Colleen's thoughts on writing, directing and coaching, and her unique take on life itself!

Sunday, December 10, 2006

Boundaries - Part I

I *almost* L-O-L about this subject and the perceptions that have been brought to me recently by some of the folks with whom I work.

They believe they are having trouble with *other* people who don't seem to understand their boundaries.

In fact it is the problem of the very people who are complaining!

Here's how it works:

A complains that B is too intrusive.

OK. According to A, B might be too intrusive. But B is just being B - and in his world, he's just acting normally.

And, dare I say it? B isn't a mind reader.

We train people how to treat us.

In one case the proverbial A told me she was actually *mad* at B for not keeping her idea of a boundary.


Get this: it is not B who is the problem. It's A.

A simply needs to explain to B what she considers a boundary - what boundaries she needs in the relationship.

In the vast majority of cases, if the relationship is new, B will say, "Kewl."

If the relationship has existed over a period of time, negotiations are necessary to create a full understanding of what each needs re: boundaries in order to communicate and relate comfortably with one another.

In order to be successful, both people need to understand what sort of boundary works most effectivelly for each. Without this self awareness - specifically what she needs or doesn't want re: boundaries and behavior, the negotiation will fail.

A needs to figure what she wants/doesn't want before getting upset about whatever B is doing, especially if B is doing nothing normally considered objectionable.

Serious problems arise if A has "allowed" (in her mind) B's "transgressions" without saying anything over time, building unnecessary and unfair resentment against B. It's definitely not B's fault A has failed to say what she needs.

Passive-aggressive behavior works this way: when B does something A believes is OK? A is passive; there is no change in her behavior. In her mind, that behavior is "permissible."

B is somehow supposed to get the telepathic message that when nothing is said, no change is made, B's behavior is "approved." But when a perceived transgression has been committed? Then A does something aggressive - taking negative action - without saying a word.

For example, borrowed books and dvd's are returned, dumped in B's mailbox without a note of thanks or any source of identification from who put them in the box!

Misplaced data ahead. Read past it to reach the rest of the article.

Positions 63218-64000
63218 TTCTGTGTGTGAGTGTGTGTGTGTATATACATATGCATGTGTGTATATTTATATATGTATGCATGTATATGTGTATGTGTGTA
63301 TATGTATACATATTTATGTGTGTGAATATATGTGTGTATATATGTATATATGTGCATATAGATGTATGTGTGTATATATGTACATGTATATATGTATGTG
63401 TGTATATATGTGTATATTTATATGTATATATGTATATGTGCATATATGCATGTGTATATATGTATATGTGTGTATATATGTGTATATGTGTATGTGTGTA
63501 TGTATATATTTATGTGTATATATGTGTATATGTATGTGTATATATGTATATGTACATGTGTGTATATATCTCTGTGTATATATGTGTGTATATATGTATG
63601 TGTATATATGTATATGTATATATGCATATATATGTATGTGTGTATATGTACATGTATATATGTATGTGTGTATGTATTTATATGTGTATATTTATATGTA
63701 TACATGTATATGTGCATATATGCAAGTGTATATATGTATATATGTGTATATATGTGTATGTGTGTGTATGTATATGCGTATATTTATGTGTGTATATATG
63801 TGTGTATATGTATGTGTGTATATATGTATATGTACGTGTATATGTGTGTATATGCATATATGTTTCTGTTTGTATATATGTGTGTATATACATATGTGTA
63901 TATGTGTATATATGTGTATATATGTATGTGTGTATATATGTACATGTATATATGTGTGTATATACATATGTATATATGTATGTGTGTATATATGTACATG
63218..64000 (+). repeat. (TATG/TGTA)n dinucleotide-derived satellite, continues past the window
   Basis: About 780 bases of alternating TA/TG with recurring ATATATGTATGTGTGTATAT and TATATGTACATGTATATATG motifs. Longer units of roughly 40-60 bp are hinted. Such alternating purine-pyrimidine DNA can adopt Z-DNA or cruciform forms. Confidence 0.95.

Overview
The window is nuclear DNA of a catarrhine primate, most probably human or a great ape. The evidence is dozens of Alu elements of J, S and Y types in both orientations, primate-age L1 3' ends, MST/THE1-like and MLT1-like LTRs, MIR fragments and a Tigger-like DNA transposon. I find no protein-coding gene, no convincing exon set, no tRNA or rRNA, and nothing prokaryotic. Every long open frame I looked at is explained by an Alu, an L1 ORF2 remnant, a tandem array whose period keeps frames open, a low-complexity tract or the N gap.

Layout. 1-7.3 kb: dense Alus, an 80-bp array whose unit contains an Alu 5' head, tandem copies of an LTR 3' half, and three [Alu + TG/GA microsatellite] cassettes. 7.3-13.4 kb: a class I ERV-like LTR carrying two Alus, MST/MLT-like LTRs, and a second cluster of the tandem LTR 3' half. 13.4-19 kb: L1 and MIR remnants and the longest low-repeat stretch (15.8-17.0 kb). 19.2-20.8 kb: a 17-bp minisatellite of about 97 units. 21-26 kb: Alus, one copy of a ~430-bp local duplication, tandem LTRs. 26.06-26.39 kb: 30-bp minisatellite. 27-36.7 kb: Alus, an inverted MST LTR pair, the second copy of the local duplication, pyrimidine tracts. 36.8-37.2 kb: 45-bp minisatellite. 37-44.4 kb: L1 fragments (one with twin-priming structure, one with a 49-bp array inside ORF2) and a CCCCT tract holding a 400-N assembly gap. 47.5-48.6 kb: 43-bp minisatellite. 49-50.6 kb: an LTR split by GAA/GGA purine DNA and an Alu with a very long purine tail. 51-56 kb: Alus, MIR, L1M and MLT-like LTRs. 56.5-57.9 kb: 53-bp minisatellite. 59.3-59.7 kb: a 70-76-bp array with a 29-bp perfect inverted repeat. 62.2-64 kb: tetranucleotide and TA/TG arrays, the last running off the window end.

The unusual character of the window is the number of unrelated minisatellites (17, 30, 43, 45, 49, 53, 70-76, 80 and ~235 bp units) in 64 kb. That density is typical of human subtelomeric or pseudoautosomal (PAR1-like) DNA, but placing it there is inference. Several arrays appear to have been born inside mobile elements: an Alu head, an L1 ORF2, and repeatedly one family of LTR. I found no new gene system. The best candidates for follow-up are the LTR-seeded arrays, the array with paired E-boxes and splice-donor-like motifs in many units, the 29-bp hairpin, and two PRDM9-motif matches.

I had this happen to me - someone angry with me stuffed my mailbox with books and dvd's borrowed long ago without a thank you note or any identification. I loan so much stuff out, for the life of me, I couldn't remember who borrowed them.

Finally it hit me - I remembered who returned them. I thought, "Oh, right! This is the aggressive in her passive-aggressive pattern." Shrug. Move on.

It always stuns me when the A's come to me, almost bitterly complaining how *angry* they are with the B's - and how shocked they are to find that it's not the B's problem *at all* but their own lack of communication skills and clarity that create the painful dilemma.

In some cases, B will sense A's discomfort - and may ask A what's going on. If there's no truthful response from A - or no response at all, B may withdraw from the relationship altogether because in the end, A's behavior is disrespectful, at least a bit dishonest, untrustworthy and in its own way, emotionally (passive-aggressive) abusive.

All of which is only to repeat: we train people how to treat us.

If we don't like the way people are treating us or their behavior, we either need to clarify how we want the relationship to work or remove ourselves from the situation.


Boundaries - Part II

Today's blog is about people who are just being themselves - B's who are considered to be crossing a boundary of A's - but are not doing anything that is actually inappropriate, untrustworthy or abusive.

Tomorrow: dealing with people who are either or all three.

Note: If abuse is in any way a factor in a current relationship, it's always a good idea to get help to deal with it. Particularly in the case of sexual and physical abuse? Find safe ways to leave.


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